• First, they may not be making enough money to save all they need. Also – their investment may never grow to the amount they need.

With many 401K plans, employees put 3% of their income into the plan. Some companies match that. Others don’t.

If a person is making $15 an hour and working 40 hours a week, they are putting $18 a week or $936 a year into their 401K. If the company matches the 3%, their investment is $936. The total is $1,872. At that rate, here’s what they will have down the road:

10 years – $18,720
20 years – $37,440
30 years – $56,160

It would be very difficult for these amounts to grow to $667,000 even with massive returns on the investment.

• Second, most people are not educated in financial matters.

They don’t check regularly to see what their monthly Social Security income will be or how much they will need to live comfortably.

They also have no idea when to start to save for retirement and how much to save.

• Third, most employees know how much of their pay is going into their 401k plans weekly or monthly. However, they don’t look at how their money is being invested.

They just assume the people running the plan are skilled at what they are doing and are investing it to get the highest return.

Money in these plans typically is invested in the company’s stock or mutual funds. Most allow the employee to choose what options to pick and how much to invest in each. Sadly, most don’t check to see if their investment is growing.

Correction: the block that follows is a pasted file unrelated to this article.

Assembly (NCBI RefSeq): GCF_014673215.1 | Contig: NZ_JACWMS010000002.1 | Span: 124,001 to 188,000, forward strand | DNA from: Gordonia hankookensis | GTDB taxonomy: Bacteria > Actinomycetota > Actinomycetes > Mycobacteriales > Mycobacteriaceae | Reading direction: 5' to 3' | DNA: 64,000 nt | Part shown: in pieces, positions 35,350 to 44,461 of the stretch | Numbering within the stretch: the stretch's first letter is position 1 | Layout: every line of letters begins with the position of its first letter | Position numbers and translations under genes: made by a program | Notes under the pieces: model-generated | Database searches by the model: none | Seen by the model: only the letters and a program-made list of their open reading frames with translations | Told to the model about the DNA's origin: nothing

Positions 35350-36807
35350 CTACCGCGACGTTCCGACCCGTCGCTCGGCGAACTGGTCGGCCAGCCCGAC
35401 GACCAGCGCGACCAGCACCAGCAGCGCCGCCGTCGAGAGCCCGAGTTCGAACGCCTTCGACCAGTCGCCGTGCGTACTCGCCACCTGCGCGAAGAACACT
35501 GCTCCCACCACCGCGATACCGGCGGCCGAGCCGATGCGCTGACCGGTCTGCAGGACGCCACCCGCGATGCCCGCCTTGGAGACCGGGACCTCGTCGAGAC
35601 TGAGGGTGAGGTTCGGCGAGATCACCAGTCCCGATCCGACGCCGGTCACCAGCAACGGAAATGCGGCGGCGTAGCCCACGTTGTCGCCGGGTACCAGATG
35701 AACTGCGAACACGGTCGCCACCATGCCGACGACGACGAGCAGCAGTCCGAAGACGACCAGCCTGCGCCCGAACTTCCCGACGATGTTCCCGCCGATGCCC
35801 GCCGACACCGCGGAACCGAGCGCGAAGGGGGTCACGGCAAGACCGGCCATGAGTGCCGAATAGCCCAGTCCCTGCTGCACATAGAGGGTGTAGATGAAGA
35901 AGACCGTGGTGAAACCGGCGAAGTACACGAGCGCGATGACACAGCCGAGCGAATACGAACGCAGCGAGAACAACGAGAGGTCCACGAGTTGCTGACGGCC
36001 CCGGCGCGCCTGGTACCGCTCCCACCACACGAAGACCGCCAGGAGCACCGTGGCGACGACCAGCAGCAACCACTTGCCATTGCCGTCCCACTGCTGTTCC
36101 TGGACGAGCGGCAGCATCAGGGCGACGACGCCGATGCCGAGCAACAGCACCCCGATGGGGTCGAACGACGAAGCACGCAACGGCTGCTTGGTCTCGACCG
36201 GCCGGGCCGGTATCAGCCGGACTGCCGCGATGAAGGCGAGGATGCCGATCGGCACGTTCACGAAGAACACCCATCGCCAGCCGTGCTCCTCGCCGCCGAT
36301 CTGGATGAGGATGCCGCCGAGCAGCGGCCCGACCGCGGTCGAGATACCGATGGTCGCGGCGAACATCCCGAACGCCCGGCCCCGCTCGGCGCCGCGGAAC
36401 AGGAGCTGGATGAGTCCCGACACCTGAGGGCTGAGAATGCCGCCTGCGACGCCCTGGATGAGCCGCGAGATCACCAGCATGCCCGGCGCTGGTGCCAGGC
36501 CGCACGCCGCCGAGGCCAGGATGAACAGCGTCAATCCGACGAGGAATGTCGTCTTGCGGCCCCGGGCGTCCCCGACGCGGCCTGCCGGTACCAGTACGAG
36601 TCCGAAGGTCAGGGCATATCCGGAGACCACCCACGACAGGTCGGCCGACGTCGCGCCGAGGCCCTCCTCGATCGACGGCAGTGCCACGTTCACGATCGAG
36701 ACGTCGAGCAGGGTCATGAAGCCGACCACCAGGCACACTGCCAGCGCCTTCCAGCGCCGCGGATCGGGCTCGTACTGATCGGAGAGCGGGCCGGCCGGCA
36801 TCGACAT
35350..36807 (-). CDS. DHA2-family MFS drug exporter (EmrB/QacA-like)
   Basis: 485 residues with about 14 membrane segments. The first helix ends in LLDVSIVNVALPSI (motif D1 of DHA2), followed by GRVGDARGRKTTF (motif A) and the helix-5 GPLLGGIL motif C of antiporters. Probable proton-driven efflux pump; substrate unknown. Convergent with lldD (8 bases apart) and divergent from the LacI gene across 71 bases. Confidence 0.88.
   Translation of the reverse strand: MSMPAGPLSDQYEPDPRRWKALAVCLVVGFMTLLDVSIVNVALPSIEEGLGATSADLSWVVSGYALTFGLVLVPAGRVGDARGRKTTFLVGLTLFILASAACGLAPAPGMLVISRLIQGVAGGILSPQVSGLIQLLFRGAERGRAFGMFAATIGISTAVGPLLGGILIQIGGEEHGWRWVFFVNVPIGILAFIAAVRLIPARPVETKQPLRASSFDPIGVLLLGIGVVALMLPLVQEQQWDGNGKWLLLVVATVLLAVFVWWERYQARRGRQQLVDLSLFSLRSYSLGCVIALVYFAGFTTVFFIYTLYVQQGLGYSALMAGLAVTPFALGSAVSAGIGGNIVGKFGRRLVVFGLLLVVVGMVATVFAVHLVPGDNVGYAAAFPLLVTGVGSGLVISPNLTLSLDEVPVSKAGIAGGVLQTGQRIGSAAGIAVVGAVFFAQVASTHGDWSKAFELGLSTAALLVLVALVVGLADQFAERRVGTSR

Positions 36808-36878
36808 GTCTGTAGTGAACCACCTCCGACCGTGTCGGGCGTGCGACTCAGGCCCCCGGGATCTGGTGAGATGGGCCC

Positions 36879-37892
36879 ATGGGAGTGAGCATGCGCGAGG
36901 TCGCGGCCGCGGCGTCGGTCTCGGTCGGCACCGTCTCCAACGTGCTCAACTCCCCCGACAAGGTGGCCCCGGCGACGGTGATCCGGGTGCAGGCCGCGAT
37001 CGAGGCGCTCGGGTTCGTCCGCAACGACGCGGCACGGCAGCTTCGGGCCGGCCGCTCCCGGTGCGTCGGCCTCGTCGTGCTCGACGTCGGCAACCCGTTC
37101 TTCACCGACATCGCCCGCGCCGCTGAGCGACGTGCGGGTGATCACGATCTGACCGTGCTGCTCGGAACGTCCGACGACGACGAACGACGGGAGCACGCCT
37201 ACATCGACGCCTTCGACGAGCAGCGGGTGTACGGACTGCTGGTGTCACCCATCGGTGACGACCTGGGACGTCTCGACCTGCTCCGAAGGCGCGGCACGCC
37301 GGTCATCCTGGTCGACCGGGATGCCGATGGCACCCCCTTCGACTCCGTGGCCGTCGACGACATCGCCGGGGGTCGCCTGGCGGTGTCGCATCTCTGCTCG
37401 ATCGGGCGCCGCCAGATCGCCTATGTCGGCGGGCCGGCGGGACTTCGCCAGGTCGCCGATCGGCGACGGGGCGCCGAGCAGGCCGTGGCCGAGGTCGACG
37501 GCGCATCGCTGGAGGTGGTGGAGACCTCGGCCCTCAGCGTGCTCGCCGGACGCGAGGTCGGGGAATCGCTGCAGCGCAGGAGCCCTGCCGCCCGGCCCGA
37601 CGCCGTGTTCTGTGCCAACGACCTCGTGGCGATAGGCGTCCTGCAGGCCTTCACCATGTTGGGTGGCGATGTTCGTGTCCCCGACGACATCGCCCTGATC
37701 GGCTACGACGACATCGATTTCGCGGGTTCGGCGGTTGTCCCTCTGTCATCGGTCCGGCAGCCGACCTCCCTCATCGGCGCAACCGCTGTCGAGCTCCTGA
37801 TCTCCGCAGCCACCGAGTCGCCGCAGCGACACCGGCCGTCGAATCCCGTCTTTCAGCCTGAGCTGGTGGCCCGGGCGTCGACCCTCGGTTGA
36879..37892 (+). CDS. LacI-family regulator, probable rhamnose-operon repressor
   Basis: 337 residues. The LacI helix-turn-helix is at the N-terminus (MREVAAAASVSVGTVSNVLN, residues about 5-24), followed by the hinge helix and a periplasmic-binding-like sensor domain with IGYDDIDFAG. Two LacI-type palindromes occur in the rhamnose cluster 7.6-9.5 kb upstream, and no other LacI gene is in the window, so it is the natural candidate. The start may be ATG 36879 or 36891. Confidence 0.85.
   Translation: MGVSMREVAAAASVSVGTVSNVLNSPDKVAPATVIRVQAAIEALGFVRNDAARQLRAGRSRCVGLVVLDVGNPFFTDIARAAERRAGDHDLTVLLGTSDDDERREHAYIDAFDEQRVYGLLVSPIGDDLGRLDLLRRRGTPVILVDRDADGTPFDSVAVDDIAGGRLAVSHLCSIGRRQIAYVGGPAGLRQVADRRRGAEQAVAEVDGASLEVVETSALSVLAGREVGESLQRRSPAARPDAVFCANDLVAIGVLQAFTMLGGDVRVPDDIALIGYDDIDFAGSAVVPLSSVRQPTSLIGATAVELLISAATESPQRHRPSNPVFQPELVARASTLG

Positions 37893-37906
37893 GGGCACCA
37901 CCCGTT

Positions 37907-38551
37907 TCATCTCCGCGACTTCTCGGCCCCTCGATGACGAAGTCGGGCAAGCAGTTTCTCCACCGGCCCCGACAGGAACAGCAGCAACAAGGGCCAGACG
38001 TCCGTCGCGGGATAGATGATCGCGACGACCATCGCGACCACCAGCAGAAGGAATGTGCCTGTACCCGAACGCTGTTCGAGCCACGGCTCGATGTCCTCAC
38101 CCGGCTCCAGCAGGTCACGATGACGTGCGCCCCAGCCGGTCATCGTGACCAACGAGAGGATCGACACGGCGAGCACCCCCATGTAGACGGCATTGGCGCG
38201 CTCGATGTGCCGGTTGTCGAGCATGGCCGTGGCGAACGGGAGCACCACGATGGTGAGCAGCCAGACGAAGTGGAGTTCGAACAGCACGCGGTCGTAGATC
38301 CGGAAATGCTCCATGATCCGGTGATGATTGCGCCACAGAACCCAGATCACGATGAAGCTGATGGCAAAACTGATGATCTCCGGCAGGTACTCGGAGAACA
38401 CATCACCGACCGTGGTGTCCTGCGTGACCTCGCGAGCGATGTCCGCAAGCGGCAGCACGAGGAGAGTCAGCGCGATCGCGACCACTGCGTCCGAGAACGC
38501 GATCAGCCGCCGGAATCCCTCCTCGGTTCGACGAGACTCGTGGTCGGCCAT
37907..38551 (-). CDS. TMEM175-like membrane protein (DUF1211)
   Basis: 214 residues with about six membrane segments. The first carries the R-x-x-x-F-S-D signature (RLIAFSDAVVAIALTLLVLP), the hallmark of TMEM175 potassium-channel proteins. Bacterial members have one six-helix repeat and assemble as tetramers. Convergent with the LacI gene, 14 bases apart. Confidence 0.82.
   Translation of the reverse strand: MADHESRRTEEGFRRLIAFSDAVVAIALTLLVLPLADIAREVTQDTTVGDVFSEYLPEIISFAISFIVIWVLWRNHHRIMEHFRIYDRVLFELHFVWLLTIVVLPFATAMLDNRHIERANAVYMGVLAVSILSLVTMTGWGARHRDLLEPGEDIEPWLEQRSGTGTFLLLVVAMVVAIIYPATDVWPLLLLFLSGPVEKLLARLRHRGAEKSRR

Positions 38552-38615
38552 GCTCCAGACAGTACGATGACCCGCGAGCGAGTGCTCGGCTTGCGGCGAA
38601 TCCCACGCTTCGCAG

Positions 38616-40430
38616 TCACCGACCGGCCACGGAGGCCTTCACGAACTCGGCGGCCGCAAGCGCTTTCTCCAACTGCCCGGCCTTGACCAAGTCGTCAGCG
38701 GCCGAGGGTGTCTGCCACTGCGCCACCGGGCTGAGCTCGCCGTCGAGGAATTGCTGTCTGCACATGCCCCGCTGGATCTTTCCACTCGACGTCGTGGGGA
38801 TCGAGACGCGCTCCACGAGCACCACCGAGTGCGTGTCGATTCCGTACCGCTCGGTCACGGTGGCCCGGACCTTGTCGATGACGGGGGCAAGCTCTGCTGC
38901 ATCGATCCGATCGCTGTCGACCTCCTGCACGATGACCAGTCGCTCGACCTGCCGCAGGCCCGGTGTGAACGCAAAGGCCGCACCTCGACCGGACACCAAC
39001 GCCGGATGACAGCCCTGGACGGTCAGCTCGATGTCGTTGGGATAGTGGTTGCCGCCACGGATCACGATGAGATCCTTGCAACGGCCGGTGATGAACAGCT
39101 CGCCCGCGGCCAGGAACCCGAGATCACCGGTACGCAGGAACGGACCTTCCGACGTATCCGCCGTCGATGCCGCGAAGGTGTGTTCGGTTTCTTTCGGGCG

If the value of the company’s stock drops, they can lose not only any gain they have seen but also the money they invested.

The values of mutual funds can drop. Any gain in their investment can be wiped out as well as their investment itself.

As I mentioned earlier, people need about 70% of their pre-retirement income to live comfortably in retirement.

For Tom and Sharon, That Would Be $59,500 Annually (70% of $85,000)

We already saw that they are at $48,800. That’s $10,700 short. One of them would have to get a part-time job paying about $11 an hour to make up the short fall.

One problem here is they would need to work until they died. Many people in their late 60’s and early 70’s continue to work. Less people over 75 work. Rarely do we see a person in their 80’s or 90’s working.

A second problem is their hourly pay would have to increase with inflation. Right now, many are making $11 an hour. This is very low. Increases for inflation are rare.

Why Do Financial Planners Say Most People Need an Annual Income of at least 70% of What They Made Before They Retired to Survive or Even Thrive in Retirement?

The answer is in the expenses retired people have.

They have to pay a monthly premium for Medicare Part B. Most also get supplemental insurance to cover what Medicare Parts A and B don’t cover. There’s a monthly premium for this. If they want coverage for prescription drugs (Medicare Part D), there’s a monthly premium for that.

They also have to pay for any medical expenses Medicare and their insurance coverages don’t as well as for eye exams and glasses, dental work and hearing tests and hearing aids.

According to a study done in 2021 for the Senior Citizen’s League, the average Medicare recipient can expect to spend about $1,000 a month for these.

This is on top of their regular monthly expenses.

Second, the value of a person’s monthly Social Security check decreases. Social Security benefits are supposed to keep pace with inflation. However, they haven’t.